Planning Author Events

Along with doing events at the library, we’ve also done readings at bookstores in Seattle and Portland and at Seattle nonprofits that focuses on literary events. We’ll share with you some things that have helped us.

1- Plan Multi-Author Events

Queer Romance and genre fiction is still a small niche, and you will get WAY further and more interest if you plan multi-author events rather than single author events. Partners/venues are more likely to come on board if you say, “I have four writers” than if you have just one. They’ll see that four writers also have four fanbases, and will feel that the chances of a good turn-out are better.

2- Plan Ahead.

Just like libraries, bookstores and nonprofits need months of planning time. Don’t go in thinking you’ll get something next week. Plan 4-7 months ahead. If you have a relationship with the organization, it may take less time, but if you’re meeting them for the first time, then expect it to take longer to plan as people get to know you and trust you.

If you’re going in cold with no relationship, it can take multiple meetings and conversations just to get people aligned to the idea of event. Be patient and know that building a relationship with the organization is one of the most important factors.

3- Make sure to align with the organization or store’s purpose.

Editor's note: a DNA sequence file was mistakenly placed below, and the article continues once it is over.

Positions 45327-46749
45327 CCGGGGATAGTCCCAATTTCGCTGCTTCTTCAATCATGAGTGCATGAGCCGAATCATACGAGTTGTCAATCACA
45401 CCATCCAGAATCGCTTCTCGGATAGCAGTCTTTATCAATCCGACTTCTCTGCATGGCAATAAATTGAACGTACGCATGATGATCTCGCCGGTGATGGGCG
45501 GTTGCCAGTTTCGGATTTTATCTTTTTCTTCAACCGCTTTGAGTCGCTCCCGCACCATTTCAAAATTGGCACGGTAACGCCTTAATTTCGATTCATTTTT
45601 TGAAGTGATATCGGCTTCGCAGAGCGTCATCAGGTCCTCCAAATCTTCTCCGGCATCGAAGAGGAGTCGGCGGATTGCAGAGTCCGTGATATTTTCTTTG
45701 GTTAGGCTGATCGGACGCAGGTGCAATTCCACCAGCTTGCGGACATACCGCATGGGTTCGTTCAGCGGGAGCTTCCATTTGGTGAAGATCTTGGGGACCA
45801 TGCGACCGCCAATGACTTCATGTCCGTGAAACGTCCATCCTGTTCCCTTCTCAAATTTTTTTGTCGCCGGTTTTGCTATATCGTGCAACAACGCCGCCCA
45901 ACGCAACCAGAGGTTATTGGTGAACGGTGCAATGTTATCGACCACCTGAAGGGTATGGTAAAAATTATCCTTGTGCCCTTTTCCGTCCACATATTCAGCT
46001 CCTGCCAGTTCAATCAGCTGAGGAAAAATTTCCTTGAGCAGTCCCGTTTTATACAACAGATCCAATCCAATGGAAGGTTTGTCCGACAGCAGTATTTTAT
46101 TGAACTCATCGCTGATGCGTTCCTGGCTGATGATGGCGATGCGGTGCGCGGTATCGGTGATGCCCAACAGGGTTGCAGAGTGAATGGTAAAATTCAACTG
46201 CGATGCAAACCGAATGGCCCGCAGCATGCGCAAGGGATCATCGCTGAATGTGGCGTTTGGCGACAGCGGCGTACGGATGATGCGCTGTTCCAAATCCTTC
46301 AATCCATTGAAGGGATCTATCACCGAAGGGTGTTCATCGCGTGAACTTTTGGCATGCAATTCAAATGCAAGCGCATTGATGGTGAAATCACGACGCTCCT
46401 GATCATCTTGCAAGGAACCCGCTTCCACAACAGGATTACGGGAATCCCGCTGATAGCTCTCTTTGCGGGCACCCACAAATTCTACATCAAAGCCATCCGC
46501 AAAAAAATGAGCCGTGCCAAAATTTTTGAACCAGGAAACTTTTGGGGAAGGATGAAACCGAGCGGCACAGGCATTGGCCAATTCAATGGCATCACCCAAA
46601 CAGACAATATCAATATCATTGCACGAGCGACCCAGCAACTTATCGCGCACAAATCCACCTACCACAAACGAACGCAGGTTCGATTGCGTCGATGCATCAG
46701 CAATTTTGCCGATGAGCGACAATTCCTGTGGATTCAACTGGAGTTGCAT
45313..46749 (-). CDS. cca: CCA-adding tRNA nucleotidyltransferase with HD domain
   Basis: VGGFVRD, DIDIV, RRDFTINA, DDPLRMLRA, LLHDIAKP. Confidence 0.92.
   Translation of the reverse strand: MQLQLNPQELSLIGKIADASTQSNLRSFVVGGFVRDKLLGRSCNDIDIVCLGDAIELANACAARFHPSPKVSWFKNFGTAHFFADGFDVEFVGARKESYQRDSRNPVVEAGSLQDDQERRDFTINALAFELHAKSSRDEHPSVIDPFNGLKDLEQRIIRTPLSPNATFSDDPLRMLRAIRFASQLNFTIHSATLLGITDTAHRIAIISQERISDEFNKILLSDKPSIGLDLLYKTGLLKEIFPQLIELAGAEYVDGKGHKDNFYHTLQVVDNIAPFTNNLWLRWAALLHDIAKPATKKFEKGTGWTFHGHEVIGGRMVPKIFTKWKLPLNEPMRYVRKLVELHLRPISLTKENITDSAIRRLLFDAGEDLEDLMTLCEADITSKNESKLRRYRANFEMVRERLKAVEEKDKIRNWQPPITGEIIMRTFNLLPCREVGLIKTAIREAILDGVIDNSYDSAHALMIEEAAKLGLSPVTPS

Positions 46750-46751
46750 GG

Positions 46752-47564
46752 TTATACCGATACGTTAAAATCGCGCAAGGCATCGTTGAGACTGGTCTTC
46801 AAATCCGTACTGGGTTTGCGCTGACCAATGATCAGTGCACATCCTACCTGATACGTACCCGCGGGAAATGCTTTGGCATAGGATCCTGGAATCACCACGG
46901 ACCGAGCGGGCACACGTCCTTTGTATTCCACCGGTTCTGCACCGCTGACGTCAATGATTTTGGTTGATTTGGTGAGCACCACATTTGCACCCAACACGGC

Does the bookstore you want to work with only sell science fiction or romance? Does the nonprofit literary organization you want to partner with only holds events with authors already published? Make sure what you want to do aligns with what the organization is doing. Otherwise, it may look like you’re just being opportunistic and not really thoughtful about their needs and their audience.

3- Don’t expect to sell a lot

We’ve had books sold at author readings, but it’s never a BLOW-OUT sale, or the things that people dream about. You WILL be pushing LGBTQIA stories forward at a public event though, and you are providing an opportunity for local readers to meet you. That’s really the main takeaway. Some readers prefer ebooks only, and won’t buy paperbacks, but they will come out to say “Hi!” Use these opportunities as a chance to be visible and meet readers. Don’t use it only for sales, or keep your sales expectations low. (e.g. 1-4 books.)

4- Bookstores have their own needs and requirements